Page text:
- Sign up for a free account here. As I mentioned a little earlier on, many of our templates are free to use and share, but others require a small monthly fee. Any template labeled premium or business falls into the paid category. To download your designs in different formats, you’ll also need a membership.
- Click on Templates from Home or your dashboard.
- Select SWOT Analysis under the Diagrams category on the left menu pane. This will bring up a list of all our SWOT analysis templates.
- Click Create on the template of your choice to customize your SWOT analysis.
- Once you’re finished, you can save the file on your device as a PNG, PNG HD or PDF if you’re subscribed to a Premium account, or an Interactive PDF, PowerPoint or as HTML if you have a Business account.
FAQs about sales SWOT analysis
How do you write a good sales SWOT analysis?
A good sales SWOT analysis is clear and succinct. Start by determining the objective of your analysis before listing Strengths, Weaknesses, Opportunities, and Threats. Use bullet points for each section for scannability.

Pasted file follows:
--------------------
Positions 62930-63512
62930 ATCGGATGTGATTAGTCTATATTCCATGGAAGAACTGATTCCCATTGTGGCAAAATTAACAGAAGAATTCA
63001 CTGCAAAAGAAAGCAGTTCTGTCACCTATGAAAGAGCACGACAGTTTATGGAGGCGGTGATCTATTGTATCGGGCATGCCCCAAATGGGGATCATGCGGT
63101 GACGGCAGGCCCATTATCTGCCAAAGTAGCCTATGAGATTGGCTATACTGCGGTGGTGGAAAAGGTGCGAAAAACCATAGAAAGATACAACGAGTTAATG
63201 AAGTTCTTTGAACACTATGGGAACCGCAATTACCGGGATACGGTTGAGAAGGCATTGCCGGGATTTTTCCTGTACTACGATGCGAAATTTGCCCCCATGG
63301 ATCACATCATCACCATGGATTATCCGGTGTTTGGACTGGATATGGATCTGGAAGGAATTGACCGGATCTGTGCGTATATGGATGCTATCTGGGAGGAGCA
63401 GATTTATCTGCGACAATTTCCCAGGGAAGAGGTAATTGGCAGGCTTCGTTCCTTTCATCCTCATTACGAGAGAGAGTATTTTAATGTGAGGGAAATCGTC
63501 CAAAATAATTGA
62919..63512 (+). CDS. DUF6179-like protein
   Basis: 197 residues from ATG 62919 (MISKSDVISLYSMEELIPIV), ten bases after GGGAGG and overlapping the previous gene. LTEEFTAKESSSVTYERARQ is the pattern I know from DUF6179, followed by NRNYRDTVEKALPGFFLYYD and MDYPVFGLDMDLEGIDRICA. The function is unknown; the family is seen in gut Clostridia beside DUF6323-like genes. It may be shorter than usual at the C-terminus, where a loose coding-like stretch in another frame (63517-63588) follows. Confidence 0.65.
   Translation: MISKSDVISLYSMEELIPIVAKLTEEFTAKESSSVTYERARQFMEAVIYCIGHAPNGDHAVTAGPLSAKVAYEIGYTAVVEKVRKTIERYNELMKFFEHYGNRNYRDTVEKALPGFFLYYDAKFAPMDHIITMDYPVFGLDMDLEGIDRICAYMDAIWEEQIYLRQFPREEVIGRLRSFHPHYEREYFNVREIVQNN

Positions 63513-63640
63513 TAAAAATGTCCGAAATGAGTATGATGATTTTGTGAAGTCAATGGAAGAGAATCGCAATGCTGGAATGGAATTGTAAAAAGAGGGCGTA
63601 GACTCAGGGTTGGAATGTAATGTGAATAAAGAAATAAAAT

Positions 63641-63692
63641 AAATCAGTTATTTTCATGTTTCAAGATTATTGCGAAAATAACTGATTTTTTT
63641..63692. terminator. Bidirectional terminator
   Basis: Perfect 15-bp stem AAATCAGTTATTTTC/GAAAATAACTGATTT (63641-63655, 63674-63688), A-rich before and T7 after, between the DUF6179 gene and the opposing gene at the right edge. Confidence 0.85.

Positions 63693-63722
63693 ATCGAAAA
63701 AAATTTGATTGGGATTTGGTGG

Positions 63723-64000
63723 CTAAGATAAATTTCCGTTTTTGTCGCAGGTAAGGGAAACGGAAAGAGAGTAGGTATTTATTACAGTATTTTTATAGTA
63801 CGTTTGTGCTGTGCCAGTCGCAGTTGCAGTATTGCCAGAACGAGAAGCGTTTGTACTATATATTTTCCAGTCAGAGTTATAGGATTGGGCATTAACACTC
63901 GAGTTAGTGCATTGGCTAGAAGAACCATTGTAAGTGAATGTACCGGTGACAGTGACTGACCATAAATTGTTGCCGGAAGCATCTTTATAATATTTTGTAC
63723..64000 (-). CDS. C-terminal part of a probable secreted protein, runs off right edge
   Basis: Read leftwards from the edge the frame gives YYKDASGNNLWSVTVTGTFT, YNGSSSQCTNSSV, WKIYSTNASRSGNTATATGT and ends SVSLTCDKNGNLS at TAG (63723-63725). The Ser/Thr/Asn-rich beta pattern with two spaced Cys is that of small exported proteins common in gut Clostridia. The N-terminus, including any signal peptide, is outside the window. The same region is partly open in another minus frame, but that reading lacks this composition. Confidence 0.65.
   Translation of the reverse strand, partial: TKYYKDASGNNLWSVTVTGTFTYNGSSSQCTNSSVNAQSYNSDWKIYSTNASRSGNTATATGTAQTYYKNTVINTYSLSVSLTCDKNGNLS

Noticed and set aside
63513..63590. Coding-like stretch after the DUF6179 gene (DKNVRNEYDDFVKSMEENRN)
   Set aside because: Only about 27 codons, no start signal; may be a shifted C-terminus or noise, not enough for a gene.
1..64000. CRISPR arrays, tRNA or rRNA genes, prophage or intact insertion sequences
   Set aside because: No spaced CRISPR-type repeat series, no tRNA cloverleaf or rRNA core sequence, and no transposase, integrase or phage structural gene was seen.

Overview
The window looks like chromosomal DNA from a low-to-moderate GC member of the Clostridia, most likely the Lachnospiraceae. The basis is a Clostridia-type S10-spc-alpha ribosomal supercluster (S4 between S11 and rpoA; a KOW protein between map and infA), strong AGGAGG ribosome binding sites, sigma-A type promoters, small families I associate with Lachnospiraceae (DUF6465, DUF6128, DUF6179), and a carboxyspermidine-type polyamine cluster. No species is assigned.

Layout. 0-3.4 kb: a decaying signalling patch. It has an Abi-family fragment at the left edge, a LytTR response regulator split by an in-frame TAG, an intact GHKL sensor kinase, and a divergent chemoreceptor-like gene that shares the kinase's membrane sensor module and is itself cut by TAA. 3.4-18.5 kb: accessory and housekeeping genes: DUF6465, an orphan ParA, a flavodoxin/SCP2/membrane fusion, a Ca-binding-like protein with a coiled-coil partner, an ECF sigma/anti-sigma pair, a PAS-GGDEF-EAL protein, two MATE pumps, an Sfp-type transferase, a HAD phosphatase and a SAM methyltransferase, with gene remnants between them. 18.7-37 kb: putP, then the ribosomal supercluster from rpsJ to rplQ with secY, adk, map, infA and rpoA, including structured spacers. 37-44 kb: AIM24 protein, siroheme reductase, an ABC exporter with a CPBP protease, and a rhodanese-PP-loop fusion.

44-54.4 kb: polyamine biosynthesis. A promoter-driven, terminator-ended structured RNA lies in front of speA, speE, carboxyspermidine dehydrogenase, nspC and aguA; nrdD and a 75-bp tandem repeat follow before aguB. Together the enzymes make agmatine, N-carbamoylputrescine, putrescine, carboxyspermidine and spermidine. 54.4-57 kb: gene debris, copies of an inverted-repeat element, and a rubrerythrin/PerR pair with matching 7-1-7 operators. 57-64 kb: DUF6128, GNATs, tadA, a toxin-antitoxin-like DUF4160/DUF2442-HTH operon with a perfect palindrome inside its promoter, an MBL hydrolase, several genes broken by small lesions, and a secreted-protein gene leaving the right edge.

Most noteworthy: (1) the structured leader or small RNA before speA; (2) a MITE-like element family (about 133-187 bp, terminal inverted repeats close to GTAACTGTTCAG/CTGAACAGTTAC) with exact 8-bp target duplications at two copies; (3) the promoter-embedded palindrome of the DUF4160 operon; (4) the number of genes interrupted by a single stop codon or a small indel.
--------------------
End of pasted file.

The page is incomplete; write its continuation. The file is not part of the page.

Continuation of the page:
To make the most of this exercise, you should update your sales SWOT analysis regularly. After every update, make sure you set precise goals, establish a timeline, delegate tasks and track progress on SWOT action items.
What are the strengths and weaknesses in sales and retail?
Strong communication skills, problem-solving and a customer-oriented mindset are common strengths in sales and retail. Market research abilities, lead generation, sales proposals and customer service may also be strengths.
Common weaknesses may include difficulty dealing with tough customers, poor time management skills and a lack of product expertise. Sales presentations, upselling and closing deals may also be challenging.
Of course, there are many more areas your team may excel or fall short in. A SWOT analysis can help you identify these areas and make the most of them, or take steps to improve.
Improve sales performance with a SWOT analysis
At the end of the day, a SWOT analysis helps you assess where you stand — whether you’re looking at your sales organization as a whole or you’re honing in on your company’s position in the market.
And when you know where you stand, it’s much easier to figure out where to step next.
I would be remiss if I didn’t mention one more time: you can easily create a SWOT analysis in Venngage by editing one of our many 100% modifiable templates. Best of luck to you!